Detailed Minutiae of Soldier Life in the Army of Northern Virginia, 1861-1865 by Carlton McCarthy (Author), William L. Sheppard (Illustrator), Brian S. Wills (Introduction)
Atlas Of The Civil War Hardcover by James M. McPherson
Jeff Shaara's Civil War Battlefields: Discovering America's Hallowed Ground by Jeff Shaara
Images from the Storm: 300 Civil War Images by the Author of Eye of the Storm by Robert Sneden (Author), Jr. Charles F. Bryan (Editor), James C. Kelly (Editor), Nelson D. Lankford (Editor)
click here to see Wes Mayhle's 97 book library on the US Civil War
What is the US Civil War and what caused it?
In 1860 USA had 34 states and 11 of those states seceded from the Union declaring themselves independent and they united as the ‘Confederated States of America’. The C.S.A. is often referred to as ‘The South’ and the USA as ‘The North’. The Confederacy claimed an additional 2 states and several territories as well. The CSA was never diplomatically recognized by any foreign government.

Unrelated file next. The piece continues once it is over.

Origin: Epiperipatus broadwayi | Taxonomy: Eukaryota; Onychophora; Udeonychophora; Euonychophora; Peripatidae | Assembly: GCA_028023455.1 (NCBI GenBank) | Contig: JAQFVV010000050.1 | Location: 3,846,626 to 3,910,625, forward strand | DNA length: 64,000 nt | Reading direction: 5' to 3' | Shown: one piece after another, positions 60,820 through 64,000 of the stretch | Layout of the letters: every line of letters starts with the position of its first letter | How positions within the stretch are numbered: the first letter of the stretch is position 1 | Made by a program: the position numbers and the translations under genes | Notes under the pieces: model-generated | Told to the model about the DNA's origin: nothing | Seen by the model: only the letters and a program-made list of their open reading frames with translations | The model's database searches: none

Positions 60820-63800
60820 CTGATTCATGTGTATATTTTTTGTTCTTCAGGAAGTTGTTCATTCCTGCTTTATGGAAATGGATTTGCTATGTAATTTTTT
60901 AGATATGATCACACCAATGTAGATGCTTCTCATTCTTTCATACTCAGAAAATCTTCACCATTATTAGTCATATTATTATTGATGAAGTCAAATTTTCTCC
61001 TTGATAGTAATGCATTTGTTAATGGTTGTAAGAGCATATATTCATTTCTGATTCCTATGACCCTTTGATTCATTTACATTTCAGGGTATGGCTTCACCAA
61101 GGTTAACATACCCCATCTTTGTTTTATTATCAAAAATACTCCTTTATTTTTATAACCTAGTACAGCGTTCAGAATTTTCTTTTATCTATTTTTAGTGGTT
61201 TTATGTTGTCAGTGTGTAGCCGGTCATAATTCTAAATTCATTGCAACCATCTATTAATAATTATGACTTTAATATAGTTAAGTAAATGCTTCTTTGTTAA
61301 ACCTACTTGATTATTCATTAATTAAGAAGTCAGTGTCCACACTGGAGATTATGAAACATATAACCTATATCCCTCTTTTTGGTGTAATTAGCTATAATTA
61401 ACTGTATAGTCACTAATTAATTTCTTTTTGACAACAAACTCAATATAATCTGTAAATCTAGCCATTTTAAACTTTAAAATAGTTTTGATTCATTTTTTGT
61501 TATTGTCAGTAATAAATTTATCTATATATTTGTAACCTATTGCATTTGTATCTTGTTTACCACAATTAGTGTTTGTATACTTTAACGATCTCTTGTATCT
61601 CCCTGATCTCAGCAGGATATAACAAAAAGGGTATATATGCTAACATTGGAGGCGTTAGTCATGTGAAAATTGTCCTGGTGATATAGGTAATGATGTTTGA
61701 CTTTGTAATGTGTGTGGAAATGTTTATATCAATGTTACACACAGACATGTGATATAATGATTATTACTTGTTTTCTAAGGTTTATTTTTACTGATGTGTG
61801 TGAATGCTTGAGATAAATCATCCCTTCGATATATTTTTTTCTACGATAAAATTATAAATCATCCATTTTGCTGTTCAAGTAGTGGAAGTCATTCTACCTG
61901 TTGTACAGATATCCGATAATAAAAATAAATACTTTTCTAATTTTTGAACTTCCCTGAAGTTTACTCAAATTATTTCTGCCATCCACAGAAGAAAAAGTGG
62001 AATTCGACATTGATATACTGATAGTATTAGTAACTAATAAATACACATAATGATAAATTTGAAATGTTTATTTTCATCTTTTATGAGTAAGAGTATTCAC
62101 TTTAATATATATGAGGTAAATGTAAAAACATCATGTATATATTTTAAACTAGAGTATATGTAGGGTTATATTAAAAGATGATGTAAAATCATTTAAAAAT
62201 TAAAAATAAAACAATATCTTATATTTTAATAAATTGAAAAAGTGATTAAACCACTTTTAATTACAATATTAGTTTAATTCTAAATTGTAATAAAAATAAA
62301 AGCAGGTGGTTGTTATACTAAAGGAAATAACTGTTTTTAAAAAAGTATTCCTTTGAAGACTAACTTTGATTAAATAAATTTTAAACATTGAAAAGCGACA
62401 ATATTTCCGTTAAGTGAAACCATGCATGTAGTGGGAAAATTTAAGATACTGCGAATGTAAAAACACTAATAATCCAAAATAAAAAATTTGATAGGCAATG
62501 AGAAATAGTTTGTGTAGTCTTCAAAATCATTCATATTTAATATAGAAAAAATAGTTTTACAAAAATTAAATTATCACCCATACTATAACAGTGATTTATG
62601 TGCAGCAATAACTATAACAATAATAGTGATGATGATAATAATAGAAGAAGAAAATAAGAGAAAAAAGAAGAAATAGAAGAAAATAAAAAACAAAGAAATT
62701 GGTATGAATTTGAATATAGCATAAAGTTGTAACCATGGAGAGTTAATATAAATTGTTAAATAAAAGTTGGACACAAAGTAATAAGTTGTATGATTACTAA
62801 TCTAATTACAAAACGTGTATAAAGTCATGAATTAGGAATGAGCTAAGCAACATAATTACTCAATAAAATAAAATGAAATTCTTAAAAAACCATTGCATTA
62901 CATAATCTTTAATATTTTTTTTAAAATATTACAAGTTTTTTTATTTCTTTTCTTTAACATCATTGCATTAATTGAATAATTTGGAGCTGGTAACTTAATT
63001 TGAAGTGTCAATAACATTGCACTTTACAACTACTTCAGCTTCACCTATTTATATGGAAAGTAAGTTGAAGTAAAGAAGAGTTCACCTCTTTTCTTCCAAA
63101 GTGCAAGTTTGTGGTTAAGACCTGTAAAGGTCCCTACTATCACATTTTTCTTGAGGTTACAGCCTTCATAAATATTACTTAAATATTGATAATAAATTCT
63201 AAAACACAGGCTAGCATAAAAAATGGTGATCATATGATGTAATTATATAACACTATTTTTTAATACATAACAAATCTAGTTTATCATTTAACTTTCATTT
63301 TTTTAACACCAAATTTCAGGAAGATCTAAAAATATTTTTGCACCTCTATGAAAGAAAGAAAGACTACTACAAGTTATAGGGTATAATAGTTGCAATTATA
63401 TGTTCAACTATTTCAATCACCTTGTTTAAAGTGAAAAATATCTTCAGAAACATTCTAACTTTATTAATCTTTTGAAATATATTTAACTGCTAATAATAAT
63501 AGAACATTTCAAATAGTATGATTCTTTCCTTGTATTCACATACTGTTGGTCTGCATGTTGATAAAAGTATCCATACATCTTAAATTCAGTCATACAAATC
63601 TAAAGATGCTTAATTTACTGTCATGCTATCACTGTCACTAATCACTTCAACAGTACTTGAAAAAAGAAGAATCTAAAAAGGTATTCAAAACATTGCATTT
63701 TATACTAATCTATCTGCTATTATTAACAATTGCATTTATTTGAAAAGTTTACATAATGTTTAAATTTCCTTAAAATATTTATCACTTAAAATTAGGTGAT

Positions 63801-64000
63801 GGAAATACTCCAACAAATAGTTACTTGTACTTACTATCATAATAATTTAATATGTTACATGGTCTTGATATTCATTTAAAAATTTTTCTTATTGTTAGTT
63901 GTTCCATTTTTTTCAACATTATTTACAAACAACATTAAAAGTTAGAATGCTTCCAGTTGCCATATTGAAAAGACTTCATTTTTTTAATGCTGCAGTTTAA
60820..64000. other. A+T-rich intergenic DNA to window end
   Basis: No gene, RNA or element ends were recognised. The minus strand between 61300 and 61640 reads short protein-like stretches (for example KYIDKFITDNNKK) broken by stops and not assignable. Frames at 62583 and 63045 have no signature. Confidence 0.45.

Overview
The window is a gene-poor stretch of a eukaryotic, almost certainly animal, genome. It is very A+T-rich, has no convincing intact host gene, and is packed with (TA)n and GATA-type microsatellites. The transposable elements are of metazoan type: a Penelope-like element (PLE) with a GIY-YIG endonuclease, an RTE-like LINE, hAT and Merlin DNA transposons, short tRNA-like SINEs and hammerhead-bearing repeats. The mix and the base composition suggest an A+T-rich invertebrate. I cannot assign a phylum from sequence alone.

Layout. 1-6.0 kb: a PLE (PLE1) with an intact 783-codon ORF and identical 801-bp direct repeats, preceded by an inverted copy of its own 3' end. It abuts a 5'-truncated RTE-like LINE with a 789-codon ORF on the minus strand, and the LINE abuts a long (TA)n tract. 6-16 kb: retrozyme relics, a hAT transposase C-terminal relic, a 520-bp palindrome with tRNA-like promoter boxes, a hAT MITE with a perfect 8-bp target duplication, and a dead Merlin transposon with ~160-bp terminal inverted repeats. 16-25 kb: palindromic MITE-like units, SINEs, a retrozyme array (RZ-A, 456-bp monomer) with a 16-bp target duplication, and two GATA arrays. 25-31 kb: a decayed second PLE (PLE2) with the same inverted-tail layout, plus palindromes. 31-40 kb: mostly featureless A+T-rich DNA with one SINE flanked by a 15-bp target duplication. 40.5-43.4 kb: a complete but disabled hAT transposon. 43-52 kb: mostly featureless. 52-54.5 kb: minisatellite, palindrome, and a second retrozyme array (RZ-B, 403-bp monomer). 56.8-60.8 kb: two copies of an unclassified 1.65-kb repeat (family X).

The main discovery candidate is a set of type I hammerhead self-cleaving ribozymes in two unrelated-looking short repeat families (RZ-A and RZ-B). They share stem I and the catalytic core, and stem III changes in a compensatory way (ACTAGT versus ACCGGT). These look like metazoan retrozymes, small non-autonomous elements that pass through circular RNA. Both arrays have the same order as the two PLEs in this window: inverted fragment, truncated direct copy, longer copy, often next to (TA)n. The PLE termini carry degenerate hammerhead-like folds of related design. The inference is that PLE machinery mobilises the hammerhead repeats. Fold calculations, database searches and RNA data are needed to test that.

In the preceding decades leading up to 1861 western territories were being formally recognized as states of the United States as settlers pushed westward into North America. Slavery had been abolished in northern states while it remained legal and profitable in the south, whose economy was still largely driven by crop growing. States were admitted to the union in pairs, one slave state for every free (non-slave) state, thereby appeasing both sides. But the issue would not go away by itself and the rhetoric and animosity on both sides of the issue grew hotter with time. The newly-formed, anti-slavery Republican party candidate for President, Abraham Lincoln, won the election in 1860. Abraham Lincoln was publicly opposed to the expansion of slavery into U.S territories.
Southern states viewed this election as doom to their way of life and economy. They also perceived that their previous dominance of the U.S. government had eroded to the point that the rights of each state (especially the southern ones) would be trampled by the North. Before Lincoln’s inauguration in March 1861, seven slave states with cotton based economies seceded and formed The Confederate States of America. The C.S.A. seized many federal forts within their territories.